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Today’s News - Thursday, December 22, 2016

EDITOR'S NOTE: Happy Every-Holiday-There-Is to everyone! (We heard the number of holidays this time of year is somewhere in the mid-20s - who knew!) We're heading into our own Holiday Hiatus, and plan to return Tuesday, January 3rd (though if we're overwhelmed with news in the interim, we might post once or twice next week). May 2017 be filled with grand adventures and great expectations fulfilled!!!

•   Florida considers whether Jane Jacobs predicted "the Age of Trump" in "Dark Age Ahead" that now "serves as a survivors' guide to a world where facts have no meaning," and "society falls victims to the whims of 'frauds, brutes, and psychopaths.'"

•   Lina Sergie Attar, an architect who grew up in Aleppo, considers "what's been lost from Aleppo's 'magical' Old City."

•   Odogwu cheers the Nigerian Institute of Architects "going green" with the Waste to Wealth initiative, but "wonders if all the practitioners understand the green potential of their profession."

•   Miller finds out why Scherabon gave up architecture to become a data designer: He "wanted to communicate the inequality of cities rather than contribute to it. His work - even while relaying the most depressing information - conveys a certain optimism."

•   Borges considers: "What happened to the future? When did we decide that the present was the best we were going to get?" (ambition and arrogance included).

•   Glancey offers a glimpse of a "quietly exciting new generation of churches, mosques, temples, and chapels where architecture discovers that still point in a fast spinning world offering true solace and peace."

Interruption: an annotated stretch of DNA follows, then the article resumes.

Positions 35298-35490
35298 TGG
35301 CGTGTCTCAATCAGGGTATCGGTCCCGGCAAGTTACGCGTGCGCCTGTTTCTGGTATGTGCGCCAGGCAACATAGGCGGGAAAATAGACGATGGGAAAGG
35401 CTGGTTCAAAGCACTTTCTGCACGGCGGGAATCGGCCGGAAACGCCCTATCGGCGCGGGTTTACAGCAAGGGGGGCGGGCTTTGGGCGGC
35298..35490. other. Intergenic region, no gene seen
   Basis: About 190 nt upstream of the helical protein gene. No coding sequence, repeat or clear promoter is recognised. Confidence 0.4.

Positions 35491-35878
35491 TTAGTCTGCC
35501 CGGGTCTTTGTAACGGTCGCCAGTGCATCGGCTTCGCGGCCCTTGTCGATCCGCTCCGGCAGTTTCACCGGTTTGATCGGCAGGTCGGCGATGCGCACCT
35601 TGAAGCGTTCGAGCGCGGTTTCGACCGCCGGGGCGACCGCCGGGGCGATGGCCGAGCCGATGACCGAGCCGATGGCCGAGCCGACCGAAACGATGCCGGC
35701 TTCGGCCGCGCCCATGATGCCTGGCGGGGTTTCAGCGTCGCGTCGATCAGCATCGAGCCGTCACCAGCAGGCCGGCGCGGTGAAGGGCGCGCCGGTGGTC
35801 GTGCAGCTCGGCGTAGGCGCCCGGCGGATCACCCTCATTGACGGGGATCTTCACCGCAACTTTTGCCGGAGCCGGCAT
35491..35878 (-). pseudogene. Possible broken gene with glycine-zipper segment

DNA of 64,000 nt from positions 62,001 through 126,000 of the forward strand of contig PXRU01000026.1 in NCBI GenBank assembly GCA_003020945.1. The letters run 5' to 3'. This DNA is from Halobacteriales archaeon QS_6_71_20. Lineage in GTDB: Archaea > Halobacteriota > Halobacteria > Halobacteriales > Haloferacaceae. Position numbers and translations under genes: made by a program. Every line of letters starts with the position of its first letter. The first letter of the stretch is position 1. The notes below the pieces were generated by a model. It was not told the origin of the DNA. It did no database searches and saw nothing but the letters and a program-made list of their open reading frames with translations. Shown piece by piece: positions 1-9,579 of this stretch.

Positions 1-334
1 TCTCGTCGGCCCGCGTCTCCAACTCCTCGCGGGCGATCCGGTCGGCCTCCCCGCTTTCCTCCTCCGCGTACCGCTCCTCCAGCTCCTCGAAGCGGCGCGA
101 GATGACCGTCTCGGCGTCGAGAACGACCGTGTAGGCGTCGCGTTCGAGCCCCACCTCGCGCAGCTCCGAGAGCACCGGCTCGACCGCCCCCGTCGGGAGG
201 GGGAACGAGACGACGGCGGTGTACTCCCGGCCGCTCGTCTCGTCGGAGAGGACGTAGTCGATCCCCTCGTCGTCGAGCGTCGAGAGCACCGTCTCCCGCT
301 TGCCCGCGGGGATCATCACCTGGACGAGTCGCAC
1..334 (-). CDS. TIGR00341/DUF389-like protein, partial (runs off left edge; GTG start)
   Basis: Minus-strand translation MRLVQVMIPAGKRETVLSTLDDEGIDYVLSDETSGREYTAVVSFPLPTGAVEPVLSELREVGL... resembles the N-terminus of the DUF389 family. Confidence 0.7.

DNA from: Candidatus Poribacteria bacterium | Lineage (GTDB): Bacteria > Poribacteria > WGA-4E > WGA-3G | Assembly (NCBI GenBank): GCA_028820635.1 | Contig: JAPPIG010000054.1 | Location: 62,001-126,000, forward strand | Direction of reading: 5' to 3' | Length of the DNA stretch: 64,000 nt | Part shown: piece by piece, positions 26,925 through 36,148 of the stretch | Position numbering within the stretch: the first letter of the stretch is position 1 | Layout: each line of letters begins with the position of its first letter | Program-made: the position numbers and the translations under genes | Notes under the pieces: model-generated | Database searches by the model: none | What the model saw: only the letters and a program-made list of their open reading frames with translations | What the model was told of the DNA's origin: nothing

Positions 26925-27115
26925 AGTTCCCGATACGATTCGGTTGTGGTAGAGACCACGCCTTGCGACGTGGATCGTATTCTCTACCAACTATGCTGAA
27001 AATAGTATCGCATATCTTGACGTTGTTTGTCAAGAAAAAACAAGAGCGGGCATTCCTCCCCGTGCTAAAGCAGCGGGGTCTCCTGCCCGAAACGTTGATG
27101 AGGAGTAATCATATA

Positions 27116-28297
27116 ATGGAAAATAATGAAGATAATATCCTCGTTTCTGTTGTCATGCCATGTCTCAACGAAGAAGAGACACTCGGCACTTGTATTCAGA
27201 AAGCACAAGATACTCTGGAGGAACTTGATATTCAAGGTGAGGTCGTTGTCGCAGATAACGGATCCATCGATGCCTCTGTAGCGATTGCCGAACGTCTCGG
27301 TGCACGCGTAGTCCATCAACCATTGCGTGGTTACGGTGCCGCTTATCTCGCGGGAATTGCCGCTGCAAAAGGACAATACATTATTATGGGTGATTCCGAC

•   Bell rounds up new museums opening in 2017 that will "redraw the world's culture map."

•   The new ICC Sydney "may have gotten off to a rocky start," but it "opened its doors to the world with its head held high" as an "undeniably a city-shaping project."

•   Diamond Schmitt has big plans to revamp a 1932 Art Deco former industrial structure in Toronto into "a bustling mixed-use hub for the city's rapidly growing downtown community."

•   Schmidt Hammer Lassen's (amazing) Dokk1 library in Aarhus, Denmark, is a community hub that "merges old and new concepts of how a public place for learning should function."

•   Dykers explains the "psychology of the new Times Square - well-placed obstacles is the key to unlocking the potential of a space."

•   A fabulous round-up of "30 Moments in Lighting" celebrating Architectural Lighting Magazine's 30th anniversary (Turrell and night skies included!).

•   Call for entries: Arnold W. Brunner Grant (open to U.S. citizens).

•   Weekend diversions:

•   Ciampaglia cheers the documentary "Eero Saarinen: The Architect Who Saw the Future": "the core of the film is [son] Eric's search for closure with his father," and "taps into a kind of cosmic poetry that's unexpected, expansive, and beautiful" (airing on PBS December 27 - we've seen it - it's a must-see!).

•   Saarinen and Koolhaas documentaries by their sons "are not just interesting explorations of familial relationships and architectural works, but visually arresting films that aim to transform their parent's works."

•   We want to go play at the National Gallery of Victoria's "Haven't you always wanted...?" in Melbourne - "a playful reinvention of the suburban car wash" where Melburnians can "gather, play and daydream."

•   Filler fills us in on seven new books about Brutalism: "the rehabilitation of a once-reviled phase in the building art is underway," though "some older observers will see this fascination as the return of the repressed, a reminder of why Brutalism fell into disfavor and disrepute in the first place."

•   Dwyre calls "Thinking the Contemporary Landscape" a "must-read" book that "explores the divides within landscape architecture and urban design."

•   Schwab cheers "Francis Kéré: Radically Simple": "Unlike world-famous, media-savvy architects - his work stays remarkably rooted in his own biography and identity."

•   Barber and Walker round up the 16 "urban-focused books perfect for young urbanists - and their design-savvy parents" (we probably couldn't handle the "heart-wrenching story of two polar bears").



  


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